Business Relies on Quality Policing
Dateline Portland, August 2021: “Portland business owners frustrated by vandalism, property crime as police say they lack resources” A reporter for Fox 12 news in Portland quotes a Portland Police Bureau lieutenant lamenting that PPB officers barely have time to respond to crimes against persons, and rarely have time to investigate property crimes. Reporter Audrey Weil investigated concerns about the lack of police response to criminal activity that is costing businesses in both property repairs and lost customers who may fear going out at night. When Weil related to the lieutenant that business owners are frustrated that vandals are getting away with their crimes, the official said the police are frustrated about it, too.
One business owner, whose restaurant window was shattered by an angry customer, spent an hour and a half trying to get through to the police on their non-emergency number. She also showed the reporter a surveillance video of a man smashing a car window with a skateboard. Getting something smashed used to be unusual, she said, and now it’s almost a daily occurrence.
Lt. Greg Pashley is quoted in Weil’s report as asking citizens to continue to report property crimes in order to show the need for increased staffing and funding. Pashley recognizes that a loss of trust in the police can result in persons giving up on reporting crime, resulting in a false statistical picture showing a decrease in crime. Crime statistics are almost entirely comprised of crimes reported to the police, so the “shadow” crime rate can be much higher in areas where citizens lose faith in law enforcement.
Dateline Minneapolis, August 2021: Business owner Ken Sherman says “This city is run by gangs. The only thing a bad guy is afraid of is a badder guy.” Sherman was interviewed by a local business oriented publication Twin Cities Business reporter Adam Platt. Sherman has run several successful businesses in the region for decades. He had already sold property in areas of town where he was losing employees who were simply afraid to be in the parking lots to get to and from work. Even sensing that the downtown area was moving in that sad direction, he invested in a restaurant. After George Floyd’s death, things got worse with the absence of police presence. Even off duty police hired as security would do little to intervene. Sherman now employs his own security detail. When people say they should call the cops, the answer is “what cops?”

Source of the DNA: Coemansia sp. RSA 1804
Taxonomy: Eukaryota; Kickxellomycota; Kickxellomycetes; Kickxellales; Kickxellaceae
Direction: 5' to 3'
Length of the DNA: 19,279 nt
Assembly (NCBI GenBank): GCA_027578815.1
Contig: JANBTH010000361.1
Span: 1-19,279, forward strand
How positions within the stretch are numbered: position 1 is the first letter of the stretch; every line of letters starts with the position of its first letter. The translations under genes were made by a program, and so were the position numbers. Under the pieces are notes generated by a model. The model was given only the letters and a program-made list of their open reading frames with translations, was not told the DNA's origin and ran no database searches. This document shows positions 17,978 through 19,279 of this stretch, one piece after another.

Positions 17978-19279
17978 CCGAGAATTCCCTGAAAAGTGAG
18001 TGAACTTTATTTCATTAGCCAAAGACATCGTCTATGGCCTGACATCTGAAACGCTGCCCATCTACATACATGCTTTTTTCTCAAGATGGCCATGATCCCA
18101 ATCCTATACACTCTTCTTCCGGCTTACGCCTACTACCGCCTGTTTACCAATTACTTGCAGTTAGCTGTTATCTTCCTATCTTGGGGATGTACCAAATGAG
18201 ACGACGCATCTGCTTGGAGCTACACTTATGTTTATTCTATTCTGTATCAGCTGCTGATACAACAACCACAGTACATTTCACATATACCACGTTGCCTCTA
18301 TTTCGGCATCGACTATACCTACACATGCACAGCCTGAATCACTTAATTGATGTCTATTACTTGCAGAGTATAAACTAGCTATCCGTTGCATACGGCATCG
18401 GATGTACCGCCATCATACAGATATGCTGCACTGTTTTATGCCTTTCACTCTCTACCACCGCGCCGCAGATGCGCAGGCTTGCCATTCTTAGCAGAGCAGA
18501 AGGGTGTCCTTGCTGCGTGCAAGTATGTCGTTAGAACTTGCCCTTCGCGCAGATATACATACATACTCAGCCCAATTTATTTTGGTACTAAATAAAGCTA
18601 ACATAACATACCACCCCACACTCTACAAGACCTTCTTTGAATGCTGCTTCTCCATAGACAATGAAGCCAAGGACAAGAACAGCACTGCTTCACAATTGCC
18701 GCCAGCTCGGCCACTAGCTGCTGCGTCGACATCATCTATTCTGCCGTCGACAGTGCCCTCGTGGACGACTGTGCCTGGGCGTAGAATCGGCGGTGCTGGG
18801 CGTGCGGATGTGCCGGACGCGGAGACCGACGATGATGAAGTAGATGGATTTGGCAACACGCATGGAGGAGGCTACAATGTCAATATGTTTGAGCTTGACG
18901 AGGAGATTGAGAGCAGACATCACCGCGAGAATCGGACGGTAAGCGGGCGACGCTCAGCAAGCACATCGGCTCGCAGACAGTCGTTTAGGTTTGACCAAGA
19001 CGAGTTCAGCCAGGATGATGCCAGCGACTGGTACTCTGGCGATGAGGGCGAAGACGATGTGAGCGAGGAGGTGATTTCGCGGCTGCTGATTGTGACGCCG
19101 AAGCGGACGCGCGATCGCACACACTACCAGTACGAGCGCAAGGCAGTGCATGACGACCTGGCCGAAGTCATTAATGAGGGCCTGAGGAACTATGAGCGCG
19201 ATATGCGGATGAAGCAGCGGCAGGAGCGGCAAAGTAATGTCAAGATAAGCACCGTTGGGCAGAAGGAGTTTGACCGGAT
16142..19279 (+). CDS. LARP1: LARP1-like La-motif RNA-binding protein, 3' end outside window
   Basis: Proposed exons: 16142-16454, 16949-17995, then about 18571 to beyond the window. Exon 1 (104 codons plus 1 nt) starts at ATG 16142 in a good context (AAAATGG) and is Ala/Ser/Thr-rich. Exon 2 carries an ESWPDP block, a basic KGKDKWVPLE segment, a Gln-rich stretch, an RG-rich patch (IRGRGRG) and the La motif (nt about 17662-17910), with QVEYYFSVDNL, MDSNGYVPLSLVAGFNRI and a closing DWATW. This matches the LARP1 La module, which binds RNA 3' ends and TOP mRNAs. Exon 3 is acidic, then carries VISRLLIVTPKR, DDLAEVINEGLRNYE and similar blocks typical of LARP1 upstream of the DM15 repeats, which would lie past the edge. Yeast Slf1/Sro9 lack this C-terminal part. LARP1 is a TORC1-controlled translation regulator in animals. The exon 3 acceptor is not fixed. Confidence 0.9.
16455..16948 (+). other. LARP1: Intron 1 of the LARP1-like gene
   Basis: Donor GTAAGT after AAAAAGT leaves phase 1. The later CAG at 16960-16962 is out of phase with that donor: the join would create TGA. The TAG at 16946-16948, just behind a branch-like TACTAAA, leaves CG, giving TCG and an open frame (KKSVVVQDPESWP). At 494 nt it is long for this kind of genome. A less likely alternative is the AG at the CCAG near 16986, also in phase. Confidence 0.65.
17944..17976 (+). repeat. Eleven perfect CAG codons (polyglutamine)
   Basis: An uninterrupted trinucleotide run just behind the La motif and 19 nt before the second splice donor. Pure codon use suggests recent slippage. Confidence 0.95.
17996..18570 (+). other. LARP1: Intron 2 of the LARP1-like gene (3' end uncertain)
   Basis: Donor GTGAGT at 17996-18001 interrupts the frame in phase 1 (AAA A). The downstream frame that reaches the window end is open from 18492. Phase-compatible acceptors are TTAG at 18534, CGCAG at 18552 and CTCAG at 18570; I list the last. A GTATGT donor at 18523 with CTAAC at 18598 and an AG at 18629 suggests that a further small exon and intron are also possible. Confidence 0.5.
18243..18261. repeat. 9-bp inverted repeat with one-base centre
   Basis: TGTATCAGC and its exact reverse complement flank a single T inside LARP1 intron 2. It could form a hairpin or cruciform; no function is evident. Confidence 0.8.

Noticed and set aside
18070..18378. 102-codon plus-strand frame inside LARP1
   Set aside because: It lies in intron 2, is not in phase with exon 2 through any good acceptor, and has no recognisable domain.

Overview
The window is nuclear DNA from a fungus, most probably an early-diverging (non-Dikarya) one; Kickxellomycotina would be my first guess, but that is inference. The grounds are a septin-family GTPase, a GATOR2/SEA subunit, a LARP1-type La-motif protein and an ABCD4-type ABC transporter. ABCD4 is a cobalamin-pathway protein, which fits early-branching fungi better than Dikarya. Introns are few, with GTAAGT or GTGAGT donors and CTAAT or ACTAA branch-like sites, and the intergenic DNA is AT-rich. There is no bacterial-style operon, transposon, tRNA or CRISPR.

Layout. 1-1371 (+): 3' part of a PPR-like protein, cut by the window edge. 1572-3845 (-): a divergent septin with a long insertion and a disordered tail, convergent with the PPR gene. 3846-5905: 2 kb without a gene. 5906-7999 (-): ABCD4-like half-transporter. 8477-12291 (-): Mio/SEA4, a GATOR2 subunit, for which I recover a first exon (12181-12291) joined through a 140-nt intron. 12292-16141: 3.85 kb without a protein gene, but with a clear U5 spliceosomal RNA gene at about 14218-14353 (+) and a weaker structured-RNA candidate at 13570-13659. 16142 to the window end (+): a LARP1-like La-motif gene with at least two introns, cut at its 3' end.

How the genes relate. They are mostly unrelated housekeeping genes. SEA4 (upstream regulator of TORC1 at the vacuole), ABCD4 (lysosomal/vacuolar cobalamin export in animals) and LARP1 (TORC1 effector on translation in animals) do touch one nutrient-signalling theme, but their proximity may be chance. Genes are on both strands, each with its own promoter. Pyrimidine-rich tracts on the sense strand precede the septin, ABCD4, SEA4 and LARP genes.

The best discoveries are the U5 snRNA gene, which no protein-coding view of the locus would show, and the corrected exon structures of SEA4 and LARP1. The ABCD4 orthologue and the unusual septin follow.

Dateline Aurora, CO, July 2021: “‘It’s very worrying’: Aurora business owners concerned with rising violent crime.” Fox31 news reporter Vicente Arenas spoke with caterer Dan Maranya, who stated that “It’s tremendously concerning. It’s very worrying .I started a new business this year, and we regularly visit some of these places that have really bad violence” including a murder in the parking lot of one of their grocery suppliers. Aurora Mayor Mike Coffman is quoted as attributing the crime problem to Aurora police in this Denver area city. Aurora police have been criticized over several high profile incidents.
Dateline San Francisco, July 2021: San Francisco’s Organized Shoplifting Surge Prompts Target to Cut Operating Hours. A change in California law and prosecutorial attitudes has resulted not only in Target’s retail operation closing down before dark in San Francisco, but major changes in operation by Walgreens as well. Other retailers are closing their stores completely, or simply moving out of California.
The bottom line to all of these stories, which are just the tip of the iceberg from similar events all over the country, is that property crime matters. When the FBI statistics are released every year the headlines are all about the most serious offenses. These are known as Part 1 crimes and include murder, aggravated assault, sexual assault, robbery, burglary, larceny, arson, and motor vehicle theft. Part 2 crimes garner fewer headlines and include lesser violent crimes and a host of other misdemeanors, including the property crimes noted in this article’s accounts.
Property crime affects consumers, homeowners, and businesses. The cost of goods increases with business losses and increased insurance costs. Offenders are emboldened and increase the frequency and severity of their crimes. Many property offenders are violent offenders also. Solving property crime often solves violent crime, which means that property crime that goes without a police response or reasonable investigation is a lost opportunity to stop violence. Politicians and activists who impede law enforcement by resistance, punishment, and cutting off funds are hurting businesses and individuals, and not just their wallets.